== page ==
What key actions can boards take to help their organizations think through these challenges?
BS: Board members can challenge the optimism around the economic backdrop in which we are operating. We really need to recognize that this is a long journey. In my experience, most board members are worried about the emotional and mental well-being of our employees, who continue to work in very difficult circumstances. Over the past year, at almost every board meeting, we have been talking about employees’ well-being and mental health, their resilience, and their ability to keep going. Challenging management to be creative in their solutions for employee well-being has been front and center on the board agenda more than ever before.
Over the past year, at almost every board meeting, we have been talking about employees’ well-being and mental health, their resilience, and their ability to keep going.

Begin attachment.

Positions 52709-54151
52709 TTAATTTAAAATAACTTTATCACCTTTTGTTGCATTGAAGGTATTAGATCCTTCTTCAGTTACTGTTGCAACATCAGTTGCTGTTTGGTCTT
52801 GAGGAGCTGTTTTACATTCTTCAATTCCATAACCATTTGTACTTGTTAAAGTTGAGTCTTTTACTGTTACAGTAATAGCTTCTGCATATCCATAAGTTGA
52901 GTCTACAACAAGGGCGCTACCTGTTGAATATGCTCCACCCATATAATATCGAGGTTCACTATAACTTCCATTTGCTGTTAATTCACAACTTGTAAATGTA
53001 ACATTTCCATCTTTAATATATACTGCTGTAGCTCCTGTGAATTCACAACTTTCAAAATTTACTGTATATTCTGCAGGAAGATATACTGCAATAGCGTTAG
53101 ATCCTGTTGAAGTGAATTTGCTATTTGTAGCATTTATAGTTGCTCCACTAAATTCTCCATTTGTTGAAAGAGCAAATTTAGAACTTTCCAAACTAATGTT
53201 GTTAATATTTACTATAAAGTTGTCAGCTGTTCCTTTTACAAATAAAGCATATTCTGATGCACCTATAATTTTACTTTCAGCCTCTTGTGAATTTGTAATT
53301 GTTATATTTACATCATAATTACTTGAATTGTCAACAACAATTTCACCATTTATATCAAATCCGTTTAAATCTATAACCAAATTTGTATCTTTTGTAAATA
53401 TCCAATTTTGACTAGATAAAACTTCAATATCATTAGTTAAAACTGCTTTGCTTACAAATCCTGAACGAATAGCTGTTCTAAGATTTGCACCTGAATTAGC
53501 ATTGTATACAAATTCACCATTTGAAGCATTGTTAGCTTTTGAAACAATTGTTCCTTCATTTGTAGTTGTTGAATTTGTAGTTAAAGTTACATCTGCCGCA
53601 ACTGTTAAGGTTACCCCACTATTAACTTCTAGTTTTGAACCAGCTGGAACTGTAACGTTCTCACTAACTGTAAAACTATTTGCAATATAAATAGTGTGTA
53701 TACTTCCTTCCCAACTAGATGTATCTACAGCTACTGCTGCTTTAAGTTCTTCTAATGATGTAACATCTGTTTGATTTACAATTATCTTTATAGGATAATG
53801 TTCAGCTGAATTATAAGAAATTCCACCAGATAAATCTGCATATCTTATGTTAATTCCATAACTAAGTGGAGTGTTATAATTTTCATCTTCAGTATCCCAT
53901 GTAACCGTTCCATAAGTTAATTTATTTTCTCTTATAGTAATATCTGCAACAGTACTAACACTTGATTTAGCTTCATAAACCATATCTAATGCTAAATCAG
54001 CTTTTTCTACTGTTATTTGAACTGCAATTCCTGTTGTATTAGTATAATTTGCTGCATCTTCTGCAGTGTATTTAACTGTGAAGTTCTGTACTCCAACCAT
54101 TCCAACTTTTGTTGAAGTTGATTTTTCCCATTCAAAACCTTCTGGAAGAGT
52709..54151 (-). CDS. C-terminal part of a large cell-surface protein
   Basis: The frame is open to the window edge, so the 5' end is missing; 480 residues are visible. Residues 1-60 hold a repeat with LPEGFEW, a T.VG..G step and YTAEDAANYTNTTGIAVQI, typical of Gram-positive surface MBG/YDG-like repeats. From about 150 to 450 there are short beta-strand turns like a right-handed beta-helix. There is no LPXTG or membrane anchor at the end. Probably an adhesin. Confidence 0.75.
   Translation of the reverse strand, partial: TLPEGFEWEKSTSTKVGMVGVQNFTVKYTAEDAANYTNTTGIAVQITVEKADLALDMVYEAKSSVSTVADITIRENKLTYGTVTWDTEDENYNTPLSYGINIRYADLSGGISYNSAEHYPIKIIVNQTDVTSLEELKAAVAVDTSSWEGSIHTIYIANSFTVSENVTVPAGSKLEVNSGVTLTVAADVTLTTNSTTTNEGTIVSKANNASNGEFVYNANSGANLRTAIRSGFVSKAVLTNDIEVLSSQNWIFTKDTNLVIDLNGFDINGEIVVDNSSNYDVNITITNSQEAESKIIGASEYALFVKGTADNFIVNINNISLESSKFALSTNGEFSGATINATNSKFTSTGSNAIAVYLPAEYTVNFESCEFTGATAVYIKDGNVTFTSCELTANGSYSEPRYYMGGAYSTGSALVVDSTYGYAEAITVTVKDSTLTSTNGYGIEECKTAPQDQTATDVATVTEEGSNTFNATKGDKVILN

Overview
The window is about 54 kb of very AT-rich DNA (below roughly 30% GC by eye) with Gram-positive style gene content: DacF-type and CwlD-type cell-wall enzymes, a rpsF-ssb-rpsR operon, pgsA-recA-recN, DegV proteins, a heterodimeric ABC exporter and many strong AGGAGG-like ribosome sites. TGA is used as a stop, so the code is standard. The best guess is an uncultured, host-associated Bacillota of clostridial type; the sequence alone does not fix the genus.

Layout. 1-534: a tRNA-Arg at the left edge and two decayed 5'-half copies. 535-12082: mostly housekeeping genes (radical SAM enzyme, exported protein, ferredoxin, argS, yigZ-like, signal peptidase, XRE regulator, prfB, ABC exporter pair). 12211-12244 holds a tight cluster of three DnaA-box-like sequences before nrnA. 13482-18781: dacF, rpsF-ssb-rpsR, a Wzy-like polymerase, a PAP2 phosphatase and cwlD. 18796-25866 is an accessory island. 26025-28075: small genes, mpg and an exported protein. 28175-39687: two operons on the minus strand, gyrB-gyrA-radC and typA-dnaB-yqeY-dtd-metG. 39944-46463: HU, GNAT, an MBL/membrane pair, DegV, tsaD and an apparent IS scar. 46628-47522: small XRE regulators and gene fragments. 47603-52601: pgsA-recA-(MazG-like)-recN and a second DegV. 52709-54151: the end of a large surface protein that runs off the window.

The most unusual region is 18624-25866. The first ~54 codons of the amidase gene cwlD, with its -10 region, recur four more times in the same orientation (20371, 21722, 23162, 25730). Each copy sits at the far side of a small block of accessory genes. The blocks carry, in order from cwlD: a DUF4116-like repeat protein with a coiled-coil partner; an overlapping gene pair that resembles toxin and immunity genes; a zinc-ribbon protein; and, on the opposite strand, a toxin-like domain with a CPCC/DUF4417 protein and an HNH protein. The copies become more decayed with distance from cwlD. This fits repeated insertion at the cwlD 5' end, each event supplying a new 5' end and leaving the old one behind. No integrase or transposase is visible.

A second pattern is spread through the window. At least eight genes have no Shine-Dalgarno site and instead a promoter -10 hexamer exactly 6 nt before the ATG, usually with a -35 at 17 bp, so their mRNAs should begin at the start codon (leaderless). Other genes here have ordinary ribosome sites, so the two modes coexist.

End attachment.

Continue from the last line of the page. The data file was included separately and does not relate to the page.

Second, the acceleration of digital has been a huge shift for so many organizations. Management has been focused on making it happen; the board’s role is to challenge, support, and advise. What I’m really intrigued by is that it’s not good enough to just be digital. Our organizations need to meet the expectations of customers around digital experiences. What does “good” look like? I’m quite fond of the expression, “frictionless digital,”—delivering a positive, easy to navigate experience for the end user.
The pandemic has led to calls in some quarters to rethink capitalism to some degree, and to reconsider the social contract that exists between business and society. How are boards balancing the need to adapt to the changing needs of society and their obligations to shareholders?